PLATTSBURGH — The City of Plattsburgh has lost a lawsuit over the January 2012 exam for fire chief.
State Supreme Court Justice Robert Muller ruled that the city set qualifications for the exam specifically to exclude members of the Plattsburgh City Fire Department.
Muller said an exam with broader qualifications must be scheduled and that the city and Mayor Donald Kasprzak can’t appoint a chief until the new test is given.
The judge also faulted Clinton County Personnel Department Director Alan Gibson for being a party to the “unreasonable qualifications” established for the January 2012 exam.
“They tried to back us into a corner, and it didn’t work,” Plattsburgh Permanent Firefighters union President Terry Feazelle said.
TRAINING AT ISSUE
The judge said that including courses certified by the National Fire Protection Association and Department of Defense as qualifications for the position but excluding New York State Office of Fire Prevention and Control-certified courses was “unreasonable ...arbitrary and capricious (and an abuse of discretion.”
Because, as proven at trial, the National Fire Protection Association does not offer courses nor certify course results, the only way to qualify to take the examination based on certified courses was to complete them through the Department of Defense, he noted in his ruling.
City firefighters who wanted to take the exam hold certification from the state; they do not have the federal certification.
“This was an unreasonable restriction on eligibility to take the examination,” the judge’s ruling said.
“Setting qualifications to take the examination, which effectively excluded all members of the Plattsburgh Fire Department, was unreasonable.”
The city and county were permanently enjoined from issuing the results of the January 2012 examination. They must issue new qualifications that include Office of Fire Prevention and Control-certified courses.
Kasprzak declined to comment on the case, deferring to Councilor and Mayor Pro Tem James Calnon (I-Ward 4), who serves on the city’s Public Safety Committee.
Calnon said the city knew last November that it needed to change the qualifications and did so.
“This ruling is not unexpected, and that is why we changed the language for the test in January (2013),” Calnon said.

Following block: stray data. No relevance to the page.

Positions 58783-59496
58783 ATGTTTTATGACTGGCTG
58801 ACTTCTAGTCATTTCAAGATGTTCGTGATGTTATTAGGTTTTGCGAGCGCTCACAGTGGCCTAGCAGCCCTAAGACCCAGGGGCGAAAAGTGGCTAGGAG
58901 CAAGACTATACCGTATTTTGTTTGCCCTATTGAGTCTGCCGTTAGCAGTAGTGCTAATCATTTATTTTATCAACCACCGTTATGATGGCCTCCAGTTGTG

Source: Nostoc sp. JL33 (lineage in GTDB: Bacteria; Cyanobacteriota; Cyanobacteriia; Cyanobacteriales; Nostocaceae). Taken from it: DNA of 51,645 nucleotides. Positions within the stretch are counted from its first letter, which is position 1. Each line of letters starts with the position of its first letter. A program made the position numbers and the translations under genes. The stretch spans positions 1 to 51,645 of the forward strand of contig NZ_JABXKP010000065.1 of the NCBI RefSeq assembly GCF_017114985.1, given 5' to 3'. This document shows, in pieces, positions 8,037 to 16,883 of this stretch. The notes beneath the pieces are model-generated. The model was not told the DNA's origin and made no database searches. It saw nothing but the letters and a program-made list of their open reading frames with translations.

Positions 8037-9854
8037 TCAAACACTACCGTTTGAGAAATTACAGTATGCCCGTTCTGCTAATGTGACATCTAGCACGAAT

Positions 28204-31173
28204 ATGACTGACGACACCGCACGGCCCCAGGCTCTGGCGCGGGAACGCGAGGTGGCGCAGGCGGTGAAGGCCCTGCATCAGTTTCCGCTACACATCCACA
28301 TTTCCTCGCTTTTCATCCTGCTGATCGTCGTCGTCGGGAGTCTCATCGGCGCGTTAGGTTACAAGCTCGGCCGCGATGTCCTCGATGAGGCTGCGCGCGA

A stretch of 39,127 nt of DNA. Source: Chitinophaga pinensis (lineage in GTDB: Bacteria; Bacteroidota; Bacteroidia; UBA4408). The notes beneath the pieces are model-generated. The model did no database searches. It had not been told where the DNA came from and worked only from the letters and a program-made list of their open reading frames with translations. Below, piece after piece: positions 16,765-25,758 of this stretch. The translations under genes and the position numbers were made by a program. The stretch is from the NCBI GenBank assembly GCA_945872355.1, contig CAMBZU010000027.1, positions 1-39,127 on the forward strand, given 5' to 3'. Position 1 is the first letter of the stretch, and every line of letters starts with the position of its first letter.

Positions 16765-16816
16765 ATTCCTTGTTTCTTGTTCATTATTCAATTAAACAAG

But Feazelle said firefighters refused to take the test in January of this year because they had not yet received their retroactive pay for 2008 and 2009, awarded by an arbitrator late in 2012.
Calnon said the new language for the test will remain in place, but the next exam will not take place until next January, as per the Civil Service schedule.
NO CHIEF SINCE 2011
The city has been serving without a fire chief since Paul Williams retired in May 2011. Police Chief Desmond Racicot was acting chief until May 2012, and since then, Assistant Fire Chief Randy Stone has been leading the department.
Calnon said the city is seeking a clearer interpretation of the judge’s ruling that a provisional chief cannot be hired in the meantime.
Calnon said the city’s intent when issuing the initial qualifications was to get the best person for the job.
“Our obligation is to protect the lives and property of the city and its residents,” he said.
“Maybe it is better to get someone from outside to be the new chief to get away from the ‘this is the way we’ve always done things’ mentality.”
Calnon also said that city firefighters could have had their state training approved by the federal agencies and could have taken the test, but none of them did.
Feazelle said none of the firefighters knew they could get their state certification validated by the feds.
“And the judge ruled that we shouldn’t have to do that anyway because we live in New York state, and state certification should be good enough,” he said.
As for Gibson’s role, the judge noted that a county personnel officer has all the powers and duties of a municipal Civil Service Commission.
Minimum qualifications for sitting for an examination were within the control of Gibson, the judge noted. While Gibson did not act with malice, “this does not change the conclusion that the qualifications are unreasonable.”
Gibson said the city’s list of qualifications, while not accepting state certifications, did attract a healthy pool of candidates, although he said he was not allowed to say how many.
“My office’s responsibility was to make sure the qualifications were accurate and measured what needed to be measured, and we felt that they did,” Gibson said.
“It was not our role to see if anyone is trying to eliminate someone from applying.”
Feazelle said the judge obviously disagreed with Gibson and the city.
“We absolutely feel this was right and worth it,” Feazelle said. “If you let people discriminate against you, where does it stop?”
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